29/05/2018 17:19 BST | Updated 29/05/2018 17:19 BST

Online Sperm Donation May Be Free And Easy, But Please Think About The Risks And The Welfare Of The Child

4 Men, 175 Babies delves into the world of online UK sperm donation, and it's quite a watch

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Amos Production’s new Channel 4 documentary, 4 Men, 175 Babies: Britain’s Super Sperm Donors, delves into the world of online UK sperm donation.  It is quite a watch, and probably an uncomfortable one for many and especially for the UK’s fertility regulators who oversee donor conception in the UK. Within the regulated system, donated sperm is medically screened by licensed fertility clinics. The law guarantees protection for donors, limits the numbers of families conceived with each donor, and safeguards the rights of donor-conceived people to access information in the future.  But, as the film shows, there are other ways of conceiving with donor sperm in the UK.  Social media makes it easier than ever for aspiring mothers and men willing to provide sperm to connect, without the help of regulated third parties or medical intervention. With private fertility treatment costing £1,000 or more and NHS funding limited, it is not surprising there is demand for this kind of unregulated sperm donation.

As a lawyer who supports the sensible set-up of private donation arrangements, my experience is of one-to-one matches and known donors who make on an ongoing commitment to the child they help conceive.   We always encourage care, thought and strong foundations.  What this extraordinary documentary shows is something else entirely: online-order sperm from donors who donate over and over again to dozens or even hundreds of women, without any apparent intention for direct ongoing involvement with the child.

The potential risks are profound and lifelong.  For the women, top of the list is sexual exploitation.  Some of the men offer what they euphemistically call donation by ‘natural’ or ‘partial’ insemination - they mean sex.  “You just lie there and think of it as a medical procedure” was one of the messages sent to a potential recipient in the programme.  For women desperate to get pregnant, this is exploitation at its worst, and hardly the loving start in life you would want for a child.  Other donors (including the four followed by the programme) hand over their sperm on doorsteps or at hotel room doors for artificial insemination.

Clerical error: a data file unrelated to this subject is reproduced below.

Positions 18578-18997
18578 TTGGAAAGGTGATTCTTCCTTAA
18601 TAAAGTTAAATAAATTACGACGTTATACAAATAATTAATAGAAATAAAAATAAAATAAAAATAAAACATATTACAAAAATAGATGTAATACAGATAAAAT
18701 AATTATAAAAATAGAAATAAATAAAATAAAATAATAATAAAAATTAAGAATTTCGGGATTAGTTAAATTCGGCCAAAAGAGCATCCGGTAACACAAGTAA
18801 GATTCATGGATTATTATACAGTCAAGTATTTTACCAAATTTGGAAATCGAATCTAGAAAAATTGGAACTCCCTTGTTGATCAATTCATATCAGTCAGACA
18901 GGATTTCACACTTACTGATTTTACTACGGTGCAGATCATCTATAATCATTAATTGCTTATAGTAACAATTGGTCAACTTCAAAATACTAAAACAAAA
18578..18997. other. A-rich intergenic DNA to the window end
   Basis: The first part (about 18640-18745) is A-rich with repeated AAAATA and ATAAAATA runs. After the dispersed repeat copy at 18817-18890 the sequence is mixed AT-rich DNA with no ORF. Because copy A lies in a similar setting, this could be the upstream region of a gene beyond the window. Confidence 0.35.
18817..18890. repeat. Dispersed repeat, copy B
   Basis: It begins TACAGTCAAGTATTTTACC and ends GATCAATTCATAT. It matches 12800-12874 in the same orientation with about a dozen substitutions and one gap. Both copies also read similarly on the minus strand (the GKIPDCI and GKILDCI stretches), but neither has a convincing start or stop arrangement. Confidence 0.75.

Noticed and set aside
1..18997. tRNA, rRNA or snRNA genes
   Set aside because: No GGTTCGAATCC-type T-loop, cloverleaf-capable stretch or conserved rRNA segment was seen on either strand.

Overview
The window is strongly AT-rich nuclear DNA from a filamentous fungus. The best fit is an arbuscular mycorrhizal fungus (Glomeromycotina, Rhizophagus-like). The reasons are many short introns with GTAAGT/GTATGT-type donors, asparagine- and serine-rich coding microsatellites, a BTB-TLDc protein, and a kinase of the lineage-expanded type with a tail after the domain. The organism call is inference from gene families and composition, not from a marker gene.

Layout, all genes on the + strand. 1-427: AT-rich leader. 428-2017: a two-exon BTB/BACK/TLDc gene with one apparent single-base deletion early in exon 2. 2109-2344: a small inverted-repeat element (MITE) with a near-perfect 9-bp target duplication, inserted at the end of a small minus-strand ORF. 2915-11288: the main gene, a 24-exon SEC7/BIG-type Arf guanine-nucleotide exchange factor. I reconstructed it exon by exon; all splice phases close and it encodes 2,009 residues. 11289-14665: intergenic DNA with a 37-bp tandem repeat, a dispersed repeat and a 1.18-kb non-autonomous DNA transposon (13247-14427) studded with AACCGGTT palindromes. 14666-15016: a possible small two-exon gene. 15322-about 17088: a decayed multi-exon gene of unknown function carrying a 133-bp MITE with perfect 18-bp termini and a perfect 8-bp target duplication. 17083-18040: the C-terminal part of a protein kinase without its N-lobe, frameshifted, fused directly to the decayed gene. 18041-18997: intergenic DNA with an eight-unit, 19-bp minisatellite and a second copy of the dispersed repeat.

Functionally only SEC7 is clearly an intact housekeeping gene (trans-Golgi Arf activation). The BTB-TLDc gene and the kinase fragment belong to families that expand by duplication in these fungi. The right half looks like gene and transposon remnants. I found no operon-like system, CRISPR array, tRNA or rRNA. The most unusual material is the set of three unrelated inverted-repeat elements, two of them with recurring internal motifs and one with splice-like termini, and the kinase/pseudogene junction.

Although the health risks of conceiving with unscreened sperm are obvious, it’s not just the women who are at risk.  Unless a donor donates artificially to a consenting married couple, he will be the legal father of the child.  Unlike registered sperm donors at licensed clinics, that means he is vulnerable to financial claims for regular child maintenance, capital lump sums and inheritance.  The donors in the programme were confident that the women would never betray them but the risks are very real.  We have handled more than a few cases in which private sperm donors have been pursued financially, sometimes many years after the donation. The fact that someone was ‘just acting as a donor’ is no defence in law.

But the biggest concern about this kind of sperm donation is the problems stored up for the future.  With so many children conceived by the same donor in the same geographic area (for one donor featured in the programme this was dictated by how far he was prepared to drive his van), there is, of course, the obvious risk that genetic siblings may later enter into relationships with each other inadvertently.  But it isn’t just that.  How will these donor-conceived people feel about their donor’s lack of personal investment in them, about being one of a hundred or more offspring? In an age of DNA ancestry searches and Google, the donors are naive if they think no one will come looking for them.  And if their offspring are curious to find them, what quality of response will they get from a donor who could have more than a hundred people knocking on his door?  And what about the donor’s own families (who, astonishingly, opposed or did not know about these men’s donation activities)? For donor-conceived people, parents, donors and their families, it feels like a ticking time-bomb of heartache.

Realistically it’s impossible to see how the law could stop people connecting with each other online and deciding to conceive children together.  But we can educate both donors and potential parents about the risks and long term implications of conceiving in this way, and signpost them to affordable counsellors and organisation who can help them think things through. Careful thought and planning is critical for all involved, but most especially the children being brought into the world. 

Natalie Gamble is founder of Natalie Gamble associates, the UK’s first fertility law firm 

4 Men, 175 Babies: Britain’s Super Sperm Donors, Channel 4, Tue 29 May 10pm